Learning Center Our Enshrinees

Carl Benjamin Eielson

Born in the small rural community of Hatton, North Dakota, Eielson went on to bring aviation to the most remote areas of the globe. After earning his wings at March Field in 1919, he received an honorable discharge from the service and returned to the University of North Dakota to complete a law degree.

Eielson first traveled to Alaska in 1923 to teach high school. However when area businessmen learned of his pilot skills, they bought him a war-surplus “Jenny” and jointly formed the Fairbanks Airplane Corporation. In these first commercial flights in Alaska, Eielson took passengers for joyrides, flew machinery, passengers and doctors into remote camps and flew out expectant mothers and sick miners. By demonstrating the economic advantage and reliability of the airplane in the Arctic, he was awarded a government contract and became the first to fly the airmail in Alaska.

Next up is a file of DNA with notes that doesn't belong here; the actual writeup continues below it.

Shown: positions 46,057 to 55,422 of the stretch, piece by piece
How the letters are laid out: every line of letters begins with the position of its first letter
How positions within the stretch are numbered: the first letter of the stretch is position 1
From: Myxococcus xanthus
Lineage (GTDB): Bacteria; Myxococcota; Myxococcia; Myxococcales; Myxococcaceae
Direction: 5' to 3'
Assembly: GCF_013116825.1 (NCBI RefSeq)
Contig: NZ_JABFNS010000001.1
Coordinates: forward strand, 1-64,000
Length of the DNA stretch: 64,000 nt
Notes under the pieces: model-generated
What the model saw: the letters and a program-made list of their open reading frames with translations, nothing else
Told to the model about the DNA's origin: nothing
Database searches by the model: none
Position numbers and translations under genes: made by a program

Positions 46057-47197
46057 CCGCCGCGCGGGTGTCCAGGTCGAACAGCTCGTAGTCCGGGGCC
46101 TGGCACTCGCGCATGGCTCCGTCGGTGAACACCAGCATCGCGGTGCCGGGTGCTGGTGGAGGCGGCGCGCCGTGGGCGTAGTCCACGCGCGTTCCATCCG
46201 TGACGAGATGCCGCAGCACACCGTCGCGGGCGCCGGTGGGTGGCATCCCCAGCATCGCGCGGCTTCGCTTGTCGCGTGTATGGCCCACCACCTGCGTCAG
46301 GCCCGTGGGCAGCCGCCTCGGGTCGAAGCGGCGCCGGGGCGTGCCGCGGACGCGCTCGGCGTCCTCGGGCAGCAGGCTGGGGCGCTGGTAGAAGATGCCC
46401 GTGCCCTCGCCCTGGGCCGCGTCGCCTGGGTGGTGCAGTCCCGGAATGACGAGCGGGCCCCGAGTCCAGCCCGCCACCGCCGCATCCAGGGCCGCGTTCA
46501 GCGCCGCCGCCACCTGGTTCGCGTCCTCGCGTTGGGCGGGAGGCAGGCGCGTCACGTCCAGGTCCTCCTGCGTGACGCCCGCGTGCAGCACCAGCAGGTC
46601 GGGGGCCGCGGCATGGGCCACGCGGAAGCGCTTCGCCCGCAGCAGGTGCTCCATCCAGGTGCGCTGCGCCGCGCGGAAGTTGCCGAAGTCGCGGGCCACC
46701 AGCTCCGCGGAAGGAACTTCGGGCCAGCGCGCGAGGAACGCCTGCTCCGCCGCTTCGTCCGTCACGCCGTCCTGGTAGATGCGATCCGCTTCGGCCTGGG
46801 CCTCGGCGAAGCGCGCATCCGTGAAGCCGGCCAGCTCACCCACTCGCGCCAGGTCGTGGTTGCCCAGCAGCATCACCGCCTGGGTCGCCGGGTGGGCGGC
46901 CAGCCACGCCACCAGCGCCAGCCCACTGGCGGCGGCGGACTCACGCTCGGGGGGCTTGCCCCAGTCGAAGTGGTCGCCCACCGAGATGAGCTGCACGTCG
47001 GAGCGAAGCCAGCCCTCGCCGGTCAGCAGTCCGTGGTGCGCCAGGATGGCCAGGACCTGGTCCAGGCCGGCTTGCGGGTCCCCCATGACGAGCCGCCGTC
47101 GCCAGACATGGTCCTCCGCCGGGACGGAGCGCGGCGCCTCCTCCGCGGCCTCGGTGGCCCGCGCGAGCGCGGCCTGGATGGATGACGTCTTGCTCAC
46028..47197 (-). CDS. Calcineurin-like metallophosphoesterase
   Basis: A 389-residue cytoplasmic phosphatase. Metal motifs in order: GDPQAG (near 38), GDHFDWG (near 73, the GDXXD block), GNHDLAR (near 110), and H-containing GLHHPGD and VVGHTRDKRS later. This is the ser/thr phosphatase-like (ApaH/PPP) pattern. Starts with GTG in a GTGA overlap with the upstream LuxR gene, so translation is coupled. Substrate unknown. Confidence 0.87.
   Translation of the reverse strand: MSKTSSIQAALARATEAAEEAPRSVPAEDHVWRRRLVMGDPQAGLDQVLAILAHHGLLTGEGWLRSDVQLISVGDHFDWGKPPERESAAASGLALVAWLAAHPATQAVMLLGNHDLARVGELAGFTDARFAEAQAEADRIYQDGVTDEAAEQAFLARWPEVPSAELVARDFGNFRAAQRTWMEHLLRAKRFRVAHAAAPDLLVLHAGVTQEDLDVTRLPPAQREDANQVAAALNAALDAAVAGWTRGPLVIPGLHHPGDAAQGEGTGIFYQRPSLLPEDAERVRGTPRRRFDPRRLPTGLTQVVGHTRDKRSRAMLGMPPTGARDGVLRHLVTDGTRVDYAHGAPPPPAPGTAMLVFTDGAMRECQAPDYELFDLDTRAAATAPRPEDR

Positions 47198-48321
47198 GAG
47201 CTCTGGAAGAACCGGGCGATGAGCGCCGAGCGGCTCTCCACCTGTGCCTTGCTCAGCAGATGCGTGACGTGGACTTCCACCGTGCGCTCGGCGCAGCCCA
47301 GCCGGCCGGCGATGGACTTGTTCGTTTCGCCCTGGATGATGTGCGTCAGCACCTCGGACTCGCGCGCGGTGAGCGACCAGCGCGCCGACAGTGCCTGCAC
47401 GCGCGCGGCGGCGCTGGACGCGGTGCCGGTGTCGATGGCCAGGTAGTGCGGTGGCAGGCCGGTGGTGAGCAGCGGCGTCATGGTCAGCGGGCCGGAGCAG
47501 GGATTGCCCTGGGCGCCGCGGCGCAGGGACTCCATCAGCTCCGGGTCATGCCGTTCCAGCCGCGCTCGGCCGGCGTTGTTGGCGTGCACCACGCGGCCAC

In 1926, Eielson joined the Detroit News-Wilkins Arctic Expedition and became the first man to fly over the Arctic Ocean and later to land there. Subsequently, his successful and internationally acclaimed flight over the North Polar Region in 1928 earned him the Distinguished Flying Cross and the Harmon Trophy. Also, that same year, he became the first man to fly over both Polar Regions of the world as pilot of the Wilkins-Hearst Antarctic Expedition.

Eielson returned to the U.S. in 1929 and was promptly named Vice President and General Manager of Alaska Airways to help serve the growing needs of the territory. That same year, he was killed in a tragic air crash while enroute to rescue passengers from an ice-bound ship in the Bering Sea. Throughout his life, he recognized the importance of bringing aviation to the sparsely populated regions of the world to better serve the needs of his fellow man.

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